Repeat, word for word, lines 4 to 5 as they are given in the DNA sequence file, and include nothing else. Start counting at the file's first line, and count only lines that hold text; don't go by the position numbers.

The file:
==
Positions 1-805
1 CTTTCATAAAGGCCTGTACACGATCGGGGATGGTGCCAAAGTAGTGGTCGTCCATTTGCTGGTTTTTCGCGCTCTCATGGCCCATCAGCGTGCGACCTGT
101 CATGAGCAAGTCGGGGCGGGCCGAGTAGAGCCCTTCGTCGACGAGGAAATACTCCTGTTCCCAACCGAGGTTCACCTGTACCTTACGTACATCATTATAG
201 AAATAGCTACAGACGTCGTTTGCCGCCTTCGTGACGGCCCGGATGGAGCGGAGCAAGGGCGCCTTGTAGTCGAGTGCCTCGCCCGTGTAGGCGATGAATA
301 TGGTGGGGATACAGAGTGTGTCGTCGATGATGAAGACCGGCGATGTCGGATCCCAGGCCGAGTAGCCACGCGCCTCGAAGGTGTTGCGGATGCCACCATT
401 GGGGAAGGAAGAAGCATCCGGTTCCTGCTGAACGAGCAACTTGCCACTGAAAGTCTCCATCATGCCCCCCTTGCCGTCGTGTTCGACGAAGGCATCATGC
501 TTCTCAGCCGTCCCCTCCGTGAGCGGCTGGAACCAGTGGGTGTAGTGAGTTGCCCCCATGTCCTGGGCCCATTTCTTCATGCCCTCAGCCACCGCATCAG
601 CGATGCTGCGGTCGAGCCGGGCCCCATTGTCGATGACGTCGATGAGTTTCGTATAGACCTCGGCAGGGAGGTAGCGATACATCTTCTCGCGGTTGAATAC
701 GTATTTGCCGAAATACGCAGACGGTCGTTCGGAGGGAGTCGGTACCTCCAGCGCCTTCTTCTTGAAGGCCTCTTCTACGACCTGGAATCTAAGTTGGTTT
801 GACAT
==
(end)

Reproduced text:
201 AAATAGCTACAGACGTCGTTTGCCGCCTTCGTGACGGCCCGGATGGAGCGGAGCAAGGGCGCCTTGTAGTCGAGTGCCTCGCCCGTGTAGGCGATGAATA
301 TGGTGGGGATACAGAGTGTGTCGTCGATGATGAAGACCGGCGATGTCGGATCCCAGGCCGAGTAGCCACGCGCCTCGAAGGTGTTGCGGATGCCACCATT